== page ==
'All of the sudden there were just tons and tons of people running away from where we just were,' he says. 'So we joined in, and just started running.'
Tacoma artist Mandy Wilson told MyNorthwest.com that she wasn't planning on watching any of the race, but thought since she was in Boston for the day she should walk a couple of blocks to the finish line, not far from where she was staying with friends.
'I was there at the finish taking in the view, when BANG! Out of nowhere I heard that sound and it seemed like about 20 seconds later there was a second explosion. It knocked me off my feet. Immediately there was blood everywhere,' Wilson says.
A SHATTERED DREAM
It had always been a dream of Trish Keaton, a Seattle runner who had less than a mile to finish the Boston Marathon, to run the race. And on the morning of April 15, she could see her dreams coming true.
Suddenly, everything changed.
'[The blast] was so loud my first thought actually was that it was a cannon,' Keaton said of the first explosion that went off several hundred yards ahead in an interview with KIRO radio's Andrew Walsh.
A bomb was the farthest thing from her mind.
'Just as I'm reacting and processing that, the second one went off, which was much closer to me. And not only the smoke came up, but also I saw flames,' said Keaton.
Suddenly, she says, the runners stopped, people began to panic and police officers rushed to the scene.
Keaton said a crowd was running toward them from the finish line and the blast sites.
A young man who had been close to the explosion ran past her. She described the scene as horrifying.
'I have never seen anything like this,' she said. 'This poor boy, his clothes were blown off him, practically. And he was covered with blood from head to toe.'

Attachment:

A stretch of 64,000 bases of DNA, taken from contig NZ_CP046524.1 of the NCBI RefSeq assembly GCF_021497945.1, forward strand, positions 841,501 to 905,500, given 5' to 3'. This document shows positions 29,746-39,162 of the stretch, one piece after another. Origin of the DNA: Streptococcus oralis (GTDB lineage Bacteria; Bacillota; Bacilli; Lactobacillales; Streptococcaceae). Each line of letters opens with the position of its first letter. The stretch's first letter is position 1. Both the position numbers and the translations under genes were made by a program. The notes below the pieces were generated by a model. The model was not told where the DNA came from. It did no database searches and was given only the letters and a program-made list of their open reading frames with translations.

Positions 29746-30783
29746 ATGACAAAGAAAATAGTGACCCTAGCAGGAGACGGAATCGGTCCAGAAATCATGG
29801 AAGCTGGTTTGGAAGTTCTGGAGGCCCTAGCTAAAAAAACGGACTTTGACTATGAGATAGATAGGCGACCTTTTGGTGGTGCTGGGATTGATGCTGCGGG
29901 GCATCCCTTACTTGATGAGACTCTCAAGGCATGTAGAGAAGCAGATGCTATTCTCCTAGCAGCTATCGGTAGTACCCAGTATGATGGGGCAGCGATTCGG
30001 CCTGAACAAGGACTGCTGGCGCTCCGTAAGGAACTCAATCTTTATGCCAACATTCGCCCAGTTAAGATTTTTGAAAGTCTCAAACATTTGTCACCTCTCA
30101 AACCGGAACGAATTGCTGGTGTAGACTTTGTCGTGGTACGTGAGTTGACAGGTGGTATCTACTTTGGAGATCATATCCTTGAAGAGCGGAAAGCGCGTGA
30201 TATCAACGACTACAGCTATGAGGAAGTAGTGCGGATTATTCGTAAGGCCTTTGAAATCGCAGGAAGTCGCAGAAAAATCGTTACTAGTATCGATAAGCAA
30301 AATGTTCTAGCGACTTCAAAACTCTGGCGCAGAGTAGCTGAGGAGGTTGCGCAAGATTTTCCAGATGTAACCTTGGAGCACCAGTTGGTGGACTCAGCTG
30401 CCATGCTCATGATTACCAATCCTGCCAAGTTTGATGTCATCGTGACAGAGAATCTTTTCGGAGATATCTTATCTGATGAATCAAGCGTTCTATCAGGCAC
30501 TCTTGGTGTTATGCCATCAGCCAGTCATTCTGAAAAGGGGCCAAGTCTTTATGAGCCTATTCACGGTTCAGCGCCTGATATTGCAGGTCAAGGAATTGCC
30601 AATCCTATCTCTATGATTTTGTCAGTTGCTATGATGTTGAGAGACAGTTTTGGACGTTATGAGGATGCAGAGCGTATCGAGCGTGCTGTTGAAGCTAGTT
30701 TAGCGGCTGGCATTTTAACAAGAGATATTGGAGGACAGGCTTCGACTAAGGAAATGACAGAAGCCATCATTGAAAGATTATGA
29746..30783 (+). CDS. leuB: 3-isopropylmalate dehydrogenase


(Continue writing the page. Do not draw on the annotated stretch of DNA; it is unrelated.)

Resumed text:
Just as Keaton put her arm around the young man to comfort him, a medic quickly rushed over to help.
Keaton learned that several friends also running had already finished or were behind her. The runners and tens of thousands of spectators walked solemnly together out of the city center and across Boston area bridges.
Keaton's dream has been ruined forever, she says. What was supposed to be one of the crowning achievements of her life will now only be remembered for something awful instead.
'It's hard because I can't get rid of that visual of those bombs going off,' she said. 'Now it's just this bomb explosion.'
The FBI has released footage of two men who they say are suspects in the bombing, which left three people dead and injured about 180.
FBI Special Agent in Charge Richard DesLauriers said the FBI identified one individual at first, but after reviewing video and other evidence they determined that another individual was also implicated.
According to the FBI, one video shows a man wearing a white baseball cap dropping off a bag in front of the restaurant that was the site of the second explosion.
The FBI has asked for the public's help identifying the two men.
The images are from surveillance cameras along the marathon route. They show two young men wearing baseball caps (one cap is black, one white) and black winter coats. Both of them are carrying backpacks. In the video, the man wearing a white cap is seen walking closely behind the man wearing a black cap. The video and related still photos can be seen at www.fbi.gov.
Officials have posted this appeal for help: 'If you have any information that could be of assistance, please call 1-800-CALL-FBI (prompt #3). No detail is too small.'
The FBI said that no member of the public should try to apprehend the suspects because they are assumed to be 'armed and extremely dangerous.'